During the week after Three 6 Mafia's history making Best Original Song Oscar win for "It's Hard Out There For A Pimp," I spoke to several people who took issue with Hollywood's acceptance and acknowledgment of that song -- which they felt glorified pimp life -- as Oscar-worthy. Those conversations led to conversations about how Hollywood has acknowledged (or failed to acknowledge) African-Americans in the movie industry in the past.
Many black folks nationwide, not just my friends, expressed embarrassment, anger, surprise, and a whole litany of other sentiments over Hollywood's "limited" acceptance of African-Americans. "Limited" in the sense that they believe that Hollywood only acknowledges the work of black folks when they play crooked cops (Denzel in Training Day), sex-craved widows who sleep with the white men who pulled the trigger on their husband's electric chair (Halle in Monster's Ball), and chauffeurs to old, cranky white ladies (Morgan in Driving Miss Daisy). However, I had to disagree with many of those comments, simply because black folks have won Oscars for good roles also (i.e., Sidney Poitier in Lilies of the Field; Louis Gossett, Jr. in An Officer and a Gentleman; and Jamie Foxx in Ray).
Although I completely understand where these folks are coming from, I have to caution us from being SOOOOOO critical of the Oscars. We have to keep in mind that not all white folks who have won Oscars were playing the good guy-type roles. (Consider Sean Penn in Mystic River [where he played a thug], and Charlize Theron in Monster [where she played a serial killer]). So we can't expect that all black folks who win Oscars are going to be playing "desirable" roles. I think we have to take it for what it is, which is another honor for a black actor (or black songwriter), and another barrier broken. However, I will agree that black actors are not given opportunities to perform in Oscar winning-type roles; which of course contributes to the low numbers of African-American Oscar winners. (Let's be real, we know we're not winning any Oscars for Soul Plane or Booty Call!!!)
I included the list of African-American Oscar winners below for your reference. As for Three 6 Mafia, I agree, it probably is hard out there for a pimp. It's hard out there for all of us. I could write a song about how hard it is out there for a lawyer, but it probably wouldn't get much air play, let alone an Oscar nod. So I salute Three 6 Mafia for writing the first rap song to break the Oscar barrier.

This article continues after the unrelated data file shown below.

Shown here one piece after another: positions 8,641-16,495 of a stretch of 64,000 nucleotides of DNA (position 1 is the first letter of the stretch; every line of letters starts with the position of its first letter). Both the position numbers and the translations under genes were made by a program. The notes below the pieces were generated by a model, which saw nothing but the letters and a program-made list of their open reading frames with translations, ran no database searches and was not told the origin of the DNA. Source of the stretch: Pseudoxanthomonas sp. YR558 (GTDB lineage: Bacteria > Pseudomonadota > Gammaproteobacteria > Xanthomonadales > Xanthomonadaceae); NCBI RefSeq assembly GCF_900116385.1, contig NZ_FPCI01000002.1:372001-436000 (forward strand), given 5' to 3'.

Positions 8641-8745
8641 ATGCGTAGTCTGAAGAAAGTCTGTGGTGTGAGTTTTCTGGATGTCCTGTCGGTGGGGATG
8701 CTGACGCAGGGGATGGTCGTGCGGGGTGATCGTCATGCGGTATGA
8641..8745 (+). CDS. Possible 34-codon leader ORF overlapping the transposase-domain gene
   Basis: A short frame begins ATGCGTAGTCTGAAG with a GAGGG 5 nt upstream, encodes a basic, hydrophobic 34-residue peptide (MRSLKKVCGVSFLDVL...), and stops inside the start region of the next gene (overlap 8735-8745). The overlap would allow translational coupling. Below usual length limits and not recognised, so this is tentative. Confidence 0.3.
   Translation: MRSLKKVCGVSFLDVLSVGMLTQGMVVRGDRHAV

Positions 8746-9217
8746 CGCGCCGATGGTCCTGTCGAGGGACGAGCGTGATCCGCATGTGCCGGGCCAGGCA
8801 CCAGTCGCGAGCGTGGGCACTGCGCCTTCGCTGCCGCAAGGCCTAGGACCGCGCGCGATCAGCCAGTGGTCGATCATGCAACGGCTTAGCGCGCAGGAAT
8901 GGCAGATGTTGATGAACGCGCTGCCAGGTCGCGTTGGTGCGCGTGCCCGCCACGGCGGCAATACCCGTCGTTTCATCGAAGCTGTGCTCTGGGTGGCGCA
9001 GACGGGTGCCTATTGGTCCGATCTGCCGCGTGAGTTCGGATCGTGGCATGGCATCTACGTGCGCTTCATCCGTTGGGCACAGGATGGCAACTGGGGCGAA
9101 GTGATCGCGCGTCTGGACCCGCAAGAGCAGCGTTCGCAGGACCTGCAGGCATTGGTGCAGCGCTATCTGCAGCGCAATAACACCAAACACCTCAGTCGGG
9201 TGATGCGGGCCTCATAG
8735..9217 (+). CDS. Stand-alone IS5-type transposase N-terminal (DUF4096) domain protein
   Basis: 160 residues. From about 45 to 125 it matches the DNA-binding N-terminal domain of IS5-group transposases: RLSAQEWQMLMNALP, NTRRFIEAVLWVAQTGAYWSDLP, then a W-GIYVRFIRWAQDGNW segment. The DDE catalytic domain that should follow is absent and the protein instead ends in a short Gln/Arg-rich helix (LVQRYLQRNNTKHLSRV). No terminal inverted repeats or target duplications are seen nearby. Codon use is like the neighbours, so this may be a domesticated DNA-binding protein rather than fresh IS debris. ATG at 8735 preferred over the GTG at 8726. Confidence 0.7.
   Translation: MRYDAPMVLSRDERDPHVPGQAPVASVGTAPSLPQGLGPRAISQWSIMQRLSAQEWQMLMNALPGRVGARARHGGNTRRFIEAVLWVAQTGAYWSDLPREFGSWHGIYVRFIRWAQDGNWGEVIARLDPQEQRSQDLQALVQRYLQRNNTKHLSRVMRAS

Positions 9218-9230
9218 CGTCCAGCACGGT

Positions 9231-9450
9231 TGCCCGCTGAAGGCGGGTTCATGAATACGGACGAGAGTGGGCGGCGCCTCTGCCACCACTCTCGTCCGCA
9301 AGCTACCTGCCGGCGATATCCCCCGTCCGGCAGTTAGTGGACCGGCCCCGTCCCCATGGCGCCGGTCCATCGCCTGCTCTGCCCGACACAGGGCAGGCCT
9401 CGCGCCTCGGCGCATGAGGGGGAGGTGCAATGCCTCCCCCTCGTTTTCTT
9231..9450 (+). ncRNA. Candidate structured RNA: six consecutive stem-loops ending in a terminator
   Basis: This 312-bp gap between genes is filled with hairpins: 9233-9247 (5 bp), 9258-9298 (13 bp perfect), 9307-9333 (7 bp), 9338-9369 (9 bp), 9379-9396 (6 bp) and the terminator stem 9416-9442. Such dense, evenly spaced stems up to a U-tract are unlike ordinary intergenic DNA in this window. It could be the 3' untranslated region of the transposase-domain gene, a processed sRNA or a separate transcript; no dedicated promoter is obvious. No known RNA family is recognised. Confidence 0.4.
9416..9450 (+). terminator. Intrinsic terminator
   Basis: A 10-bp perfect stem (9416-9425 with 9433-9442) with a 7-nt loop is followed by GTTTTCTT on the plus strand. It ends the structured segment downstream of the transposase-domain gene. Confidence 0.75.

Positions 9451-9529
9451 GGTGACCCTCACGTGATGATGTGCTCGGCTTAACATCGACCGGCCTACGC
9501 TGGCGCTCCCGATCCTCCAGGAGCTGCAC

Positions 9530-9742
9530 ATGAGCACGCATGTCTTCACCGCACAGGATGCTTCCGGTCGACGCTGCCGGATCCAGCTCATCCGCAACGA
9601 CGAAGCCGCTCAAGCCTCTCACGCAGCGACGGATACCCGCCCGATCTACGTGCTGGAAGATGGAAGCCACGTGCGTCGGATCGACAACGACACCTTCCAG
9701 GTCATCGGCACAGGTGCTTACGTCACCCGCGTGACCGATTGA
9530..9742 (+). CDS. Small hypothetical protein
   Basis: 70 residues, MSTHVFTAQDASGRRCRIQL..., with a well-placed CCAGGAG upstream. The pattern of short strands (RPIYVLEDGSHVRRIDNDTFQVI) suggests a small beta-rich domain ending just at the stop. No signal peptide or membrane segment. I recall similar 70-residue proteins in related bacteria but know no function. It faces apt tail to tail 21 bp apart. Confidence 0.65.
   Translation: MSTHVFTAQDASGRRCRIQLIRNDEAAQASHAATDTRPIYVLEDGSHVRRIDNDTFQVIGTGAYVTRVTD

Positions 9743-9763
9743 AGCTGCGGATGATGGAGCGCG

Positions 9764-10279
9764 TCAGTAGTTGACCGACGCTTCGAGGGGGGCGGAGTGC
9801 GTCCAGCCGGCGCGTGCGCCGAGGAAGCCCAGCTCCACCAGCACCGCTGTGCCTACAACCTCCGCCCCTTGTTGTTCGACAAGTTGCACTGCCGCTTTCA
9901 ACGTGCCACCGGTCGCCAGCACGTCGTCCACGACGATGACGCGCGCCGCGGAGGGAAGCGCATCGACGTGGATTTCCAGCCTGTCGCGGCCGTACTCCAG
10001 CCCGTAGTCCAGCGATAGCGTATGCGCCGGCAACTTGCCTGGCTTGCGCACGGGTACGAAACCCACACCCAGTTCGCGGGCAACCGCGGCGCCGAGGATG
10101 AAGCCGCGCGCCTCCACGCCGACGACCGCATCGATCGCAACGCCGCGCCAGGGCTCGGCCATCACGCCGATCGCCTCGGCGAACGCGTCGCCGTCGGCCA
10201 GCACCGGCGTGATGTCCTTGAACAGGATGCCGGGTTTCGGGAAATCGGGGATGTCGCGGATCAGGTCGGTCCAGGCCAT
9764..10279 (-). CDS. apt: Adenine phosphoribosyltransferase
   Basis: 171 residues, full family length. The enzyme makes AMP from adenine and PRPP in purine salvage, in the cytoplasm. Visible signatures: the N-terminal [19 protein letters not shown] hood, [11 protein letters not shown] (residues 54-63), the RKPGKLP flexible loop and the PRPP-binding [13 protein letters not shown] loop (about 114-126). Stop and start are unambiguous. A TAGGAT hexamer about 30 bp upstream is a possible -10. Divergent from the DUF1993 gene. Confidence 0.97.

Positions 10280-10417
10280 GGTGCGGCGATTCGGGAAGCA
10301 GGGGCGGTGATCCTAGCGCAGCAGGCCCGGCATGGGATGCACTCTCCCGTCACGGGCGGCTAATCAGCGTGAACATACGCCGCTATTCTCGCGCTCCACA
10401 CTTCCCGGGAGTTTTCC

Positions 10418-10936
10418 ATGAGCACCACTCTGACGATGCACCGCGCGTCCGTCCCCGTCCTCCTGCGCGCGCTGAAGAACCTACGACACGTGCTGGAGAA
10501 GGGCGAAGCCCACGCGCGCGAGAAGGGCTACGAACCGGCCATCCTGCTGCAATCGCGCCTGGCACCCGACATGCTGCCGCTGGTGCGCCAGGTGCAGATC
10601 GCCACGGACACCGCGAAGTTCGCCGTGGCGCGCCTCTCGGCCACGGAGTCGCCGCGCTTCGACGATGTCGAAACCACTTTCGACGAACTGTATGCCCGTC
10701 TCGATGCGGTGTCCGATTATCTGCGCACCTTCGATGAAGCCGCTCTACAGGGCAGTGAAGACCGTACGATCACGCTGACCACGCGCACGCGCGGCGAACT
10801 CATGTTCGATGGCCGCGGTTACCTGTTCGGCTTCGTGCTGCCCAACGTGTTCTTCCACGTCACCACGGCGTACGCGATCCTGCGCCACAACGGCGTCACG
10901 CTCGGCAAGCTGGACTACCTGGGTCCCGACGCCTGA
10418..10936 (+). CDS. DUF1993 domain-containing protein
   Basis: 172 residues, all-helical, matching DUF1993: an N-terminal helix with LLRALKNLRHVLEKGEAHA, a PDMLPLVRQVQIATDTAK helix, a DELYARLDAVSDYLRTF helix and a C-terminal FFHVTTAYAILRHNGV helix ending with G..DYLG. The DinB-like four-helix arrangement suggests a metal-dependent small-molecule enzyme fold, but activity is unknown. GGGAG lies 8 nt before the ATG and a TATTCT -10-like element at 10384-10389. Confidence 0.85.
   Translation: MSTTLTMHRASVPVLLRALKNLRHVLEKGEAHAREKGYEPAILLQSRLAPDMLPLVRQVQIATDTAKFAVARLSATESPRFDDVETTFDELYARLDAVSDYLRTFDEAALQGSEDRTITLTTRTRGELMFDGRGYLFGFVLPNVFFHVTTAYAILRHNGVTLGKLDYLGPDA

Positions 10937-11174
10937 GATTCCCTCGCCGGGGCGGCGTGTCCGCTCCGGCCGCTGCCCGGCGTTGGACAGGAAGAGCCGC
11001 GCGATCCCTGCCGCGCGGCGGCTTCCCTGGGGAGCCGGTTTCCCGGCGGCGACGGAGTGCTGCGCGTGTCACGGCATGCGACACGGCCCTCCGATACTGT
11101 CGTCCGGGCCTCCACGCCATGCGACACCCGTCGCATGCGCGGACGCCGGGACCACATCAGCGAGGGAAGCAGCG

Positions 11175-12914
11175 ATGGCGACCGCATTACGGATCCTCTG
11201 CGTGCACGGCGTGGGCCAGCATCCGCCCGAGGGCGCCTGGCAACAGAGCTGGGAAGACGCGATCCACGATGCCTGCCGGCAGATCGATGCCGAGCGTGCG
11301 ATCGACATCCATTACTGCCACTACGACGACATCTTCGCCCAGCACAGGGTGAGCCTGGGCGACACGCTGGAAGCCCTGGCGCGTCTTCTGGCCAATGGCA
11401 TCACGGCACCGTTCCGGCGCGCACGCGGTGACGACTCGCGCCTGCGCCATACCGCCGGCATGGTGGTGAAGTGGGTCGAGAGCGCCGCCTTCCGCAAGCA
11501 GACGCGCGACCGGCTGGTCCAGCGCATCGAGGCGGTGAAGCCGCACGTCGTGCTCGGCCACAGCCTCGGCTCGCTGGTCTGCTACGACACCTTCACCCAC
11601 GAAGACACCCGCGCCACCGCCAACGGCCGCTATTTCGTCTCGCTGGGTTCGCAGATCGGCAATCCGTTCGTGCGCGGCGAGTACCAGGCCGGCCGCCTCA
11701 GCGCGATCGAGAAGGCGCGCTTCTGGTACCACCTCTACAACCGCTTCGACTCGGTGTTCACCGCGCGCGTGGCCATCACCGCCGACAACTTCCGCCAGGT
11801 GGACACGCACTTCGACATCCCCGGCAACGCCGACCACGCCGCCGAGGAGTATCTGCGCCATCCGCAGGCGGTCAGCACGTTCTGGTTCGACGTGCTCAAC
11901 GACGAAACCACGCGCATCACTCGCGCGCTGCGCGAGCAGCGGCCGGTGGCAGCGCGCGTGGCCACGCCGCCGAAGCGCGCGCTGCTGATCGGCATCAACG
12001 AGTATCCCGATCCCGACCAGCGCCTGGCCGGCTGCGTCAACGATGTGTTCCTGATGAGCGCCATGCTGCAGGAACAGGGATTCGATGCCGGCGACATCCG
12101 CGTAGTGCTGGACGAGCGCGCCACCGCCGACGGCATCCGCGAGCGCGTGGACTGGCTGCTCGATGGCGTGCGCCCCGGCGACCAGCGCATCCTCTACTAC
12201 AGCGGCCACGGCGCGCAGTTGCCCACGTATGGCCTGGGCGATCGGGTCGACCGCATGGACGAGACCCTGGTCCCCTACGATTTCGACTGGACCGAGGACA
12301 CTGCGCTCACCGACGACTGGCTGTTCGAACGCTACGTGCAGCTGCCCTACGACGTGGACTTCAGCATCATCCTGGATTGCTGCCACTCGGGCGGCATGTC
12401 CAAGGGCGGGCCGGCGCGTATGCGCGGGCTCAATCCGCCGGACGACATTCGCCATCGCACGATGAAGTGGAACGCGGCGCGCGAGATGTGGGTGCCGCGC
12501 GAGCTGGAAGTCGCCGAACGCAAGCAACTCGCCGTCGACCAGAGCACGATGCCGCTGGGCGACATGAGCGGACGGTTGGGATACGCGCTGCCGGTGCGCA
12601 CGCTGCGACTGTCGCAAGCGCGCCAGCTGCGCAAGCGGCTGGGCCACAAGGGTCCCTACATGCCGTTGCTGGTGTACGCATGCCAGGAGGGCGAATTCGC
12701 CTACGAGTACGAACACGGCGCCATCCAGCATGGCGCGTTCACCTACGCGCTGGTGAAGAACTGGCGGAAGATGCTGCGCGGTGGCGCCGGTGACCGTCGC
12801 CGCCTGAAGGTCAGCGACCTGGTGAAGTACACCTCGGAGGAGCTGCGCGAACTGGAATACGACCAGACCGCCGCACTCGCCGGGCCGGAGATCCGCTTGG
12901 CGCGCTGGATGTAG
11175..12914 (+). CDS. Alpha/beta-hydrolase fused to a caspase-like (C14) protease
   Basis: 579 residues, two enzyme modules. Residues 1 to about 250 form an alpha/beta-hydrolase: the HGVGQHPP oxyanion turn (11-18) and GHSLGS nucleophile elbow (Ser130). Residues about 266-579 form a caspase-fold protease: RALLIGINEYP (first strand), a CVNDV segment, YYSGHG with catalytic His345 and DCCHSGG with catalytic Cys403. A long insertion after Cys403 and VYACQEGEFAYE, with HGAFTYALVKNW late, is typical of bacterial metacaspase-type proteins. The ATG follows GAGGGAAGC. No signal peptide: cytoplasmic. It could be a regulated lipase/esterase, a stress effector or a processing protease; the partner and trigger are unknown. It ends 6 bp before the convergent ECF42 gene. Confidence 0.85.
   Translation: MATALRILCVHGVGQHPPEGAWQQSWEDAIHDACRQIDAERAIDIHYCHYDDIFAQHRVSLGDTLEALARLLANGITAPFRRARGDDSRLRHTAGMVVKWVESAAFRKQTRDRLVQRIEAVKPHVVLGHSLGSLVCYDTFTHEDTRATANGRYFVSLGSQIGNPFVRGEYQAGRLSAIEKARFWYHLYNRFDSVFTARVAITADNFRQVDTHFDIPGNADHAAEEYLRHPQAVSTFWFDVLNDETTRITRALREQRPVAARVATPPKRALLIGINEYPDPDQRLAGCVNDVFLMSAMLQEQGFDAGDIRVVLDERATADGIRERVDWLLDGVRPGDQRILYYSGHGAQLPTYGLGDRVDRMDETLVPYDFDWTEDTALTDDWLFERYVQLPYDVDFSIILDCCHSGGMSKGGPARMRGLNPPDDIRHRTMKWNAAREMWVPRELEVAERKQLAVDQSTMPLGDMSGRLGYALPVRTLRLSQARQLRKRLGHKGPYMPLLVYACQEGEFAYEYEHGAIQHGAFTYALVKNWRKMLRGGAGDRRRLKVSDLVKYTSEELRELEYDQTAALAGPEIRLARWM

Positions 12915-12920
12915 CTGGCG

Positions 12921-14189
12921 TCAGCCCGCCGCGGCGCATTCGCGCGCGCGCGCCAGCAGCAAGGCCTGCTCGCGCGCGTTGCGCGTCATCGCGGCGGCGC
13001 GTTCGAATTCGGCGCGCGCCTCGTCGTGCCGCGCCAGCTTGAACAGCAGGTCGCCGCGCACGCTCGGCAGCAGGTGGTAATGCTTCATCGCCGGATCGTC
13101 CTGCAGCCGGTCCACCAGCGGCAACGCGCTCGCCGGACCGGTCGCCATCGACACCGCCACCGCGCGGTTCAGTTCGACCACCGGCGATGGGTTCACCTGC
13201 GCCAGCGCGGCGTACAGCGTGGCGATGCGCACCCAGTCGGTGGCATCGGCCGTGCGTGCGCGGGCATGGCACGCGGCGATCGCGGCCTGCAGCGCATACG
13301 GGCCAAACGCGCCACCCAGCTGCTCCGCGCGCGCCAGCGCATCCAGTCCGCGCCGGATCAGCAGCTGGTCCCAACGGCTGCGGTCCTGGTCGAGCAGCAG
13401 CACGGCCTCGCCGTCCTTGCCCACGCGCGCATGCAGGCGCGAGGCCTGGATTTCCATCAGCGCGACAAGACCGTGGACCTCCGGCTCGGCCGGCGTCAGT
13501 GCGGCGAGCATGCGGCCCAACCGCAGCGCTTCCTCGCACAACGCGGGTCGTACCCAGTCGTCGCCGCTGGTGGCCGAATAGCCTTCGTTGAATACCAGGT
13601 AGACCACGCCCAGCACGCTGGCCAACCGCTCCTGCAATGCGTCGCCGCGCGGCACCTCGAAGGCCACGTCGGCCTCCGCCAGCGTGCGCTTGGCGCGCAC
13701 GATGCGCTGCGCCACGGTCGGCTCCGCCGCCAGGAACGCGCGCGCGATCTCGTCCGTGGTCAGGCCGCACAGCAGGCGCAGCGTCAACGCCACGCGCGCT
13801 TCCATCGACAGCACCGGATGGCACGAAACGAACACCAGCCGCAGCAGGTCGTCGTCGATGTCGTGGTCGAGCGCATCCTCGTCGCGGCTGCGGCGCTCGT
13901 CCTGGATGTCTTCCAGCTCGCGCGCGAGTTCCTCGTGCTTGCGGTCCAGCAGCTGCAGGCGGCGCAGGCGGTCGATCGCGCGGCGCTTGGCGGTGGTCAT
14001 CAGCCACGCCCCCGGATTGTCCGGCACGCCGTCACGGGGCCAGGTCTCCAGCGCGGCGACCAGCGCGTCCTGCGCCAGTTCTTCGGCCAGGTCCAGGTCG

African-American Oscar Winners:
- Hattie McDaniel, Best Actress in a Supporting Role for Gone With the Wind (1939).
- James Baskett, Honorary Award "for his able and heart-warming characterization of Uncle Remus, friend and story teller to the children of the world in Walt Disney's Song of the South" (1946). [awarded at the 1948 Academy Awards Ceremony]
- Sidney Poitier, Best Actor in a Leading Role for Lilies of the Field (1963).
- Isaac Hayes, Best Music, Original Song for "Theme from Shaft" from Shaft (1971).
- Louis Gossett, Jr., Best Actor in a Supporting Role for An Officer and a Gentleman (1982).
- Irene Cara, Best Music, Original Song for "Flashdance...What a Feeling" from Flashdance (1983).
- Prince, Best Music, Original Song Score for Purple Rain (1984).
- Stevie Wonder, Best Music, Original Song for "I Just Called to Say I Loved You" from The Woman in Red (1984).
- Lionel Richie, Best Music, Original Song for "Say You, Say Me" from White Nights (1985).
- Herbie Hancock, Best Music, Original Score for 'Round Midnight (1986).
- Denzel Washington, Best Actor in a Supporting Role for Glory (1989).
- Whoopi Goldberg, Best Actress in a Supporting Role for Ghost (1990).
- Cuba Gooding, Jr., Best Actor in a Supporting Role for Jerry Maguire (1996).
- Halle Berry, Best Actress in a Leading Role for Monster's Ball (2001).
- Denzel Washington, Best Actor in a Leading Role for Training Day (2001).
- Sidney Poitier, Honorary Lifetime Achievement Award "for his extraordinary performances and unique presence on the screen and for representing the industry with dignity, style and intelligence." [awarded at the 2001 Academy Awards Ceremony]
- Jamie Foxx, Best Actor in a Leading Role for Ray (2004).
- Morgan Freeman, Best Actor in a Supporting Role for Million Dollar Baby (2004)